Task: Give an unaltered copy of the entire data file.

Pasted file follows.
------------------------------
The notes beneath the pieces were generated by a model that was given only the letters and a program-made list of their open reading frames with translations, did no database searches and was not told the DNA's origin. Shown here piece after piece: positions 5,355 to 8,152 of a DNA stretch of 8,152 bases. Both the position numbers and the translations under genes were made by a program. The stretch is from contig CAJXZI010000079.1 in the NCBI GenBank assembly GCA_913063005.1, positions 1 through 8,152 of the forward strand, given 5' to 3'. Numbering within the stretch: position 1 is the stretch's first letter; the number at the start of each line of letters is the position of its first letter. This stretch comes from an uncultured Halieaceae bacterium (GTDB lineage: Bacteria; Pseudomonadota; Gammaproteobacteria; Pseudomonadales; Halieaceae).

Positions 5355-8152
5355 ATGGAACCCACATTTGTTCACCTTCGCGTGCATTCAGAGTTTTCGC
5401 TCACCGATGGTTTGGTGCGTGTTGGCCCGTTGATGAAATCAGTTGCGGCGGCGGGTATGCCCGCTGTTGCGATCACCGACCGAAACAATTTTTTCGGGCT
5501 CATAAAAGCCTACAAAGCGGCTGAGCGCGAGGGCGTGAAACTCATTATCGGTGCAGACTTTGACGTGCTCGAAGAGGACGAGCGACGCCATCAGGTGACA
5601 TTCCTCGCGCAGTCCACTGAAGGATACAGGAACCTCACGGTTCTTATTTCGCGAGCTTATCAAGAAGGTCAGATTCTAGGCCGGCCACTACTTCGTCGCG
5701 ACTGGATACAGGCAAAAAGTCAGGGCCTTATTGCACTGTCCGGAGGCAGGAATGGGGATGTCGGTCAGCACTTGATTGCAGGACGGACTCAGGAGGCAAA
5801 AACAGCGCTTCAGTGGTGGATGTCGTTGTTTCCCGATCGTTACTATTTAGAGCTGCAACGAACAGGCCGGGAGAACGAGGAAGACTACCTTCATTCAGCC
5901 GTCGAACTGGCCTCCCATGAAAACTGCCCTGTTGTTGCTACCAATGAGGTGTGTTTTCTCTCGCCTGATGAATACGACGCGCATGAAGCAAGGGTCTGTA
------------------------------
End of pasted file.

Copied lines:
The notes beneath the pieces were generated by a model that was given only the letters and a program-made list of their open reading frames with translations, did no database searches and was not told the DNA's origin. Shown here piece after piece: positions 5,355 to 8,152 of a DNA stretch of 8,152 bases. Both the position numbers and the translations under genes were made by a program. The stretch is from contig CAJXZI010000079.1 in the NCBI GenBank assembly GCA_913063005.1, positions 1 through 8,152 of the forward strand, given 5' to 3'. Numbering within the stretch: position 1 is the stretch's first letter; the number at the start of each line of letters is the position of its first letter. This stretch comes from an uncultured Halieaceae bacterium (GTDB lineage: Bacteria; Pseudomonadota; Gammaproteobacteria; Pseudomonadales; Halieaceae).

Positions 5355-8152
5355 ATGGAACCCACATTTGTTCACCTTCGCGTGCATTCAGAGTTTTCGC
5401 TCACCGATGGTTTGGTGCGTGTTGGCCCGTTGATGAAATCAGTTGCGGCGGCGGGTATGCCCGCTGTTGCGATCACCGACCGAAACAATTTTTTCGGGCT
5501 CATAAAAGCCTACAAAGCGGCTGAGCGCGAGGGCGTGAAACTCATTATCGGTGCAGACTTTGACGTGCTCGAAGAGGACGAGCGACGCCATCAGGTGACA
5601 TTCCTCGCGCAGTCCACTGAAGGATACAGGAACCTCACGGTTCTTATTTCGCGAGCTTATCAAGAAGGTCAGATTCTAGGCCGGCCACTACTTCGTCGCG
5701 ACTGGATACAGGCAAAAAGTCAGGGCCTTATTGCACTGTCCGGAGGCAGGAATGGGGATGTCGGTCAGCACTTGATTGCAGGACGGACTCAGGAGGCAAA
5801 AACAGCGCTTCAGTGGTGGATGTCGTTGTTTCCCGATCGTTACTATTTAGAGCTGCAACGAACAGGCCGGGAGAACGAGGAAGACTACCTTCATTCAGCC
5901 GTCGAACTGGCCTCCCATGAAAACTGCCCTGTTGTTGCTACCAATGAGGTGTGTTTTCTCTCGCCTGATGAATACGACGCGCATGAAGCAAGGGTCTGTA